Speaking of two-tiered justice...
Citing the Justice Department's lenient treatment of left-wing rioters compared to the harsh treatment of Jan. 6, 2021 rioters at the Capitol, including many who "are not accused of entering the Capitol or committing violence," Rep. Jim Banks (R.-Ind.), in a two-page letter dated June 14, 2022, accused Attorney General Merrick Garland of leading "a two-tiered system of justice" at the Department of Justice.
Congressman Banks asserted: "Violent rioters who are likely to vote Democrats [sic] are often released with a slap on the wrist, or less, while January 6th defendants are prosecuted to the harshest extent possible."
Asserting that "the unequal application of justice is an injustice," Mr. Banks accused the attorney general of politicizing federal law, thereby assaulting "the basic American principle of equal justice under the law."
Rep. Banks opened his letter to Mr. Garland by noting that the Justice Department had dropped the arson case against Victor A. Sanchez-Santa. On June 18, 2020, Mr. Sanchez-Santa set a cloth glove on fire and put the glove under a New York City police car. The incident was reported in the New York media, including a report from NBC News.
A press release from the office of the U.S. attorney for the South District of New York pointed out that the accused had targeted law enforcement.
The release also quoted fire commissioner Daniel Nigro: "Arson is a callous act that simultaneously puts the lives of New Yorkers and first responders in danger."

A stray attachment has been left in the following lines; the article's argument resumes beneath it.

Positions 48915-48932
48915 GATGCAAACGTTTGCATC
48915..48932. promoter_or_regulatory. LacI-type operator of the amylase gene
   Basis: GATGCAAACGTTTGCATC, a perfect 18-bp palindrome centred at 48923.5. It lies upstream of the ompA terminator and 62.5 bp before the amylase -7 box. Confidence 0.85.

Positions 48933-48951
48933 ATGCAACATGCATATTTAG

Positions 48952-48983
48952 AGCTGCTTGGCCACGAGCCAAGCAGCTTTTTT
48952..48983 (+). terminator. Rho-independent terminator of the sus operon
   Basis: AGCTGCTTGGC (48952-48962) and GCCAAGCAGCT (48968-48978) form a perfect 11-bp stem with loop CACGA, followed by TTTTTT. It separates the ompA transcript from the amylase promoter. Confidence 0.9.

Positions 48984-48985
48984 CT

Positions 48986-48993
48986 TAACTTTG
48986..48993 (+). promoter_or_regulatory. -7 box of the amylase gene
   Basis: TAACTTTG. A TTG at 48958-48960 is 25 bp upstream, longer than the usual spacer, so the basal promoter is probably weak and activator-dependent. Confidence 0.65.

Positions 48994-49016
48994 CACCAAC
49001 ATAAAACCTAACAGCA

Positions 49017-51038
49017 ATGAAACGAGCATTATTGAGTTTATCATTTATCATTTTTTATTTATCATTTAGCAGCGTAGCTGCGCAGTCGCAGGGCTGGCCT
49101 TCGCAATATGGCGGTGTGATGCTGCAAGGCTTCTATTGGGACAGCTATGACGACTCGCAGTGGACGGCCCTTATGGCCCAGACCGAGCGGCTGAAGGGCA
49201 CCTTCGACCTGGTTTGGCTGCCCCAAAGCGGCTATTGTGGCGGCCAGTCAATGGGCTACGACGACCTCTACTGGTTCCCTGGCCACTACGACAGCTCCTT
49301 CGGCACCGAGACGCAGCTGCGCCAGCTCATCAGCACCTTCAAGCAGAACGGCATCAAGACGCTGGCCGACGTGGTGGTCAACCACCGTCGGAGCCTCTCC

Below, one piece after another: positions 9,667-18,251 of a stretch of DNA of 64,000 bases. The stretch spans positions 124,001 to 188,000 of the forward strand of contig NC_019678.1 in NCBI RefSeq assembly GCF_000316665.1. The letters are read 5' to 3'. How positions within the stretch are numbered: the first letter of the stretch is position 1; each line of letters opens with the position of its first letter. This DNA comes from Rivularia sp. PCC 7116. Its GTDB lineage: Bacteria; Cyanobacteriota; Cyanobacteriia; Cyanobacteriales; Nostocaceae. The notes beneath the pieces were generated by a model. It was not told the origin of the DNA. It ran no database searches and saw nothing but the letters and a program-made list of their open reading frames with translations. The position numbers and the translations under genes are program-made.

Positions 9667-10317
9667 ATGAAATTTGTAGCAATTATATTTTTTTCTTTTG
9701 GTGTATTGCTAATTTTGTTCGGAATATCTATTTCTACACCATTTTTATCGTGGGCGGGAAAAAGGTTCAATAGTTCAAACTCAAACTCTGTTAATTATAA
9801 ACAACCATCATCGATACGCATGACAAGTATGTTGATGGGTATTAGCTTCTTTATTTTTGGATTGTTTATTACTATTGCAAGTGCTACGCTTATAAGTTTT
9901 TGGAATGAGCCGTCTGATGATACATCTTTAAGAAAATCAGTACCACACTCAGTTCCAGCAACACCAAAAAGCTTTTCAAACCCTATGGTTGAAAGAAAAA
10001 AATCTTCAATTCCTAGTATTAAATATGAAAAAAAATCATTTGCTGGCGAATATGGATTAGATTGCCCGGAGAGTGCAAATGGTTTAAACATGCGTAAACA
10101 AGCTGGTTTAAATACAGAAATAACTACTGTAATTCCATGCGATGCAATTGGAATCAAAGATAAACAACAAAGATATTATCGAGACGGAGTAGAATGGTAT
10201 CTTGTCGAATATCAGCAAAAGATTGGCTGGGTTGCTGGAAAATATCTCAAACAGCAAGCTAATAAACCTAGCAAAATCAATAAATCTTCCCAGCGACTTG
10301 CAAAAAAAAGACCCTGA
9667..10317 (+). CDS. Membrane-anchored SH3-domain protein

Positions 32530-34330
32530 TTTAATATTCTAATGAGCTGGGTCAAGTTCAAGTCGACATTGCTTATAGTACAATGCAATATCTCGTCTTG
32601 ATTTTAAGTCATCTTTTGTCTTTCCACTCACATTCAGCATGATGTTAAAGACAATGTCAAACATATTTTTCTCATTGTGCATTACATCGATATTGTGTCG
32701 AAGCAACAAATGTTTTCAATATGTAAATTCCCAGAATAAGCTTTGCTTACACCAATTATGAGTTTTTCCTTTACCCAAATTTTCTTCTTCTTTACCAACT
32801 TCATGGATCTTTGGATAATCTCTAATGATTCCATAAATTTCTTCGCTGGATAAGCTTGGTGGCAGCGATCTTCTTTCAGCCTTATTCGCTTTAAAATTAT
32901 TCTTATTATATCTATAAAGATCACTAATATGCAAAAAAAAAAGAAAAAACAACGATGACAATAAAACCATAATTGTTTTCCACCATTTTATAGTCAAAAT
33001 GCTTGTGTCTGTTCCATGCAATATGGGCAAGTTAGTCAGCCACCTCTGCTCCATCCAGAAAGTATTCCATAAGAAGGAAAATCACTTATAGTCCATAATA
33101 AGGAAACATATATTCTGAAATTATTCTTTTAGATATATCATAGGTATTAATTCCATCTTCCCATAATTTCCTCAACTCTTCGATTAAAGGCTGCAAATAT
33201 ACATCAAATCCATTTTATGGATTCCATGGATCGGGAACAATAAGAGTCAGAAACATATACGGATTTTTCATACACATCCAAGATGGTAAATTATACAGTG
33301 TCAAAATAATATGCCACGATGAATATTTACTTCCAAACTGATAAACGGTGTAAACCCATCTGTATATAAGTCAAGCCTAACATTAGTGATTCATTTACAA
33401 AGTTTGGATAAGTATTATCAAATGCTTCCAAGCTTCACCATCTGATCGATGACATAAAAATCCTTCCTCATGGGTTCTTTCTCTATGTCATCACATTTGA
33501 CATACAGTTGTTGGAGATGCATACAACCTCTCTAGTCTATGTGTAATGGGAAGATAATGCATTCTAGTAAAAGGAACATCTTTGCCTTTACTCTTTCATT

The congressman indicated that while arson carries a prison sentence up to 20 years, Mr. Sanchez-Santa was given nine months' probation and required to take a course in anger management. Mr. Banks also called attention to sentences given two Manhattan attorneys who hurled Molotov cocktails at a New York City police car in May 2020. Although liable to up to ten years in federal prison, the congressman noted that they will serve two years or less.
Rep. Banks then took an overview of the leftist riots, summer 2020, in most large U.S. cities, "costing an estimated $1–2 billion" in damage to property, "at least a dozen deaths, and injuring about 2,000 police officers." He cited a report in Politico indicating that the unrest in Portland, summer of 2020 will not result in criminal convictions and a Wall Street Journal story that the Department of Justice will not prosecute "half of all the rioters arrested on federal charges in Portland."
"In sharp contrast," the Banks letter to the attorney general continued, "the Justice Department has vigorously prosecuted defendants accused of participating in the January 6 raid at the Capitol. To date, the Justice Department has filed charges against at least 862 Americans and dropped just a handful of those charges. Multiple defendants are being charged with 'trespassing on restricted grounds' but are not accused of entering the Capitol or committing violence." This observation prompts the question: what grounds outside the Capitol are "restricted?"
Congressman Banks concluded his letter by calling on the attorney general to provide his office, "[n]o later than June 24, 2022," with the material in the Sanchez-Santa file that caused the Justice Department "not to prosecute Mr. Sanchez-Santa for setting a police car on fire."
Jim Banks should be applauded by civil libertarians for speaking out against "the two-tiered system of justice" carried out by the Biden administration (not to mention being thankful that Garland was blocked from membership on the Supreme Court). This observer might be excused, however, for regretting that the good Banks letter to the attorney general was not co-signed by every GOP member of the House of Representatives — save two, of course.
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